Creating a Knife in a Survival Situation

Creating a Knife in a Survival Situation

(SurvivalDaily.com) – In a survival situation, a knife is one of the most valuable tools you can have. It can be used as a weapon, utensil, or even modified and attached to other things to make it even more useful. We assume that just about everyone has one of these, but we also assume you want to prepare for the worst-case scenario, which could involve breaking or losing your knife. ?And that is exactly why it’s important to know how to make one.

Simple Knifemaking with Modern Tools

First, let’s assume you have the tools it would take to make a very simple knife. We’ll get to more basic and primitive methods in a bit.

Using Rivets or Pins

One of the most important parts of the knife is the handle. (You thought we were going to say blade, didn’t you?) The handle is important because it not only holds the blade in place, but can protect your hand from the blade as well. So, let’s start by securing the blade in the handle.

You’ll need a thin piece of metal (called a tang), two pieces of wood, a drill, 2 ⅛-inch rivets and a grinder.

Cut two pieces of wood to just slightly bigger or the same width as your tang. Drill two ⅛-inch holes in the wood, with space in between them. (Note we are deliberately not giving you specific measurements for everything so you can personalize your design.)

Place the tang under one of the pieces of wood, mark your drill holes, and then drill the holes in your tang. Use your rivets to secure each side of the handle to the tang. Grind the extended parts of the rivets smooth and even with the handle. Now, use your grinder to sharpen the edges of the protruding blade. (You can also cut the shape of your blade before securing it within the handle, then sharpen it with a grinder afterward.

Use what you have, a sharpening stone or even sandpaper to make the blade sharper. The finer the grit, the smoother the blade. You can also secure the handle with epoxy AND rivets, but only secure the handle with epoxy alone if you don’t intend to use this knife for heavy-duty cutting over long periods of time, as the epoxy could eventually loosen and leave you right back where you started.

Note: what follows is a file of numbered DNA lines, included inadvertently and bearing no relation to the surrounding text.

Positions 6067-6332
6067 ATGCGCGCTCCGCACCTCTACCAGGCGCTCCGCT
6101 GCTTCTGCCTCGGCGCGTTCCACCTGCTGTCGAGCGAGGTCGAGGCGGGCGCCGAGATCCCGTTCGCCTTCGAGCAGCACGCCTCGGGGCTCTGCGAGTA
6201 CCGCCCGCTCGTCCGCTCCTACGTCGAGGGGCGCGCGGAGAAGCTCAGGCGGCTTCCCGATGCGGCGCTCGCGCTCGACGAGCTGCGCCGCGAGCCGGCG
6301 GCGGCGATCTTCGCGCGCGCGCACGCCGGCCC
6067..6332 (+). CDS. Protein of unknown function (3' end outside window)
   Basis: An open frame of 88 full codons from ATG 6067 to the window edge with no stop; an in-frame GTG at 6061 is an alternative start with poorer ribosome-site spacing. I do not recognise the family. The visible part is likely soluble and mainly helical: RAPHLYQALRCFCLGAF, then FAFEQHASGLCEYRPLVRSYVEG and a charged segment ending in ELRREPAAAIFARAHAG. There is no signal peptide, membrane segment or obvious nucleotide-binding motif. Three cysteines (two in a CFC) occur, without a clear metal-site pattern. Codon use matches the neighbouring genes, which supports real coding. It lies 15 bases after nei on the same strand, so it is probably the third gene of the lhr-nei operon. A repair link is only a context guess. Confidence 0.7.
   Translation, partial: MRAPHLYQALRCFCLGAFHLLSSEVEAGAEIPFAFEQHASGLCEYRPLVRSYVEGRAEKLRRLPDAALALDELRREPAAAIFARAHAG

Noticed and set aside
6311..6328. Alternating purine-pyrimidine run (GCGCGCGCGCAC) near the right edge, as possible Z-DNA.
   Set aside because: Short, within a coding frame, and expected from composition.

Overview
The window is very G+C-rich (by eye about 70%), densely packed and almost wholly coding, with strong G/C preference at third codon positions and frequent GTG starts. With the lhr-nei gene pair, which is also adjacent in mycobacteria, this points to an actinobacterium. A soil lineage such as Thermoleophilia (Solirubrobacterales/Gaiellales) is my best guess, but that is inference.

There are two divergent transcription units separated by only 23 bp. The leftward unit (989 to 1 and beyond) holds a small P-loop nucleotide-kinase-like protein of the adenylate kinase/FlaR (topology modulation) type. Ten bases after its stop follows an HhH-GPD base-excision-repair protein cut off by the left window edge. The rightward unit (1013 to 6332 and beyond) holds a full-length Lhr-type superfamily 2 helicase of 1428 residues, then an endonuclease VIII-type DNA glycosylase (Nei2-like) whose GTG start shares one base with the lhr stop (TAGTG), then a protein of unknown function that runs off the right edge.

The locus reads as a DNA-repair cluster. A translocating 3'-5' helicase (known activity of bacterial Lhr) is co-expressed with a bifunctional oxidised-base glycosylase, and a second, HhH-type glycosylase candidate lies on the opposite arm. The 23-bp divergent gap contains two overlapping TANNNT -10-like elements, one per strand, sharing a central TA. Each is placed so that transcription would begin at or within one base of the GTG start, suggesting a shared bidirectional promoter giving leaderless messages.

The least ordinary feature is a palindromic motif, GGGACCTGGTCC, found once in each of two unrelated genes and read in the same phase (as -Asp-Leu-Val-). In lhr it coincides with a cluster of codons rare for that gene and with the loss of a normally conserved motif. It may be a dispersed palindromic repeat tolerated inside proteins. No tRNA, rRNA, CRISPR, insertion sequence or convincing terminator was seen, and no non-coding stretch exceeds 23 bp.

If you don’t have access to rivets, use pins instead and countersink your holes. We recommend brass pins. Cut the pins a little long, then use a hammer to secure the handle to the blade by pounding the ends of the pins into the countersunk portion of the holes.

Primitive Rock Method

The key to making a worthwhile knife from rock is to use a quality rock. If you can find them, flint, obsidian, chert, jasper and quartz are all known for their ability to produce a decent blade. But you may not be able to be picky. In such cases, head to the nearest creek and find rocks that are large enough for you to work with and which make a ringing sound when clanked together.

Next, you’ll need a hammer stone. This is a rounded stone big enough to be useful as a “hammer” and small enough to fit in your hand and be easy to use.

Hold the rock you’re getting blades out of on your thigh. Now. strike it on the side with the hammer rock, so that the hammer rock essentially glances off the blade rock. Repeat this process until you have a decent collection of blades.

While you can use a blade without a “handle,” it’s dangerous to your own hand and makes it much easier for you to cut yourself just by holding the blade or when your hand slides as you use it. Try wrapping the handle section with cloth or weaving twine/rope around it.

As usual, we suggest you practice these techniques until you feel confident with them, then practice them some more so you can fine-tune your skills and maybe even develop more effective methods.

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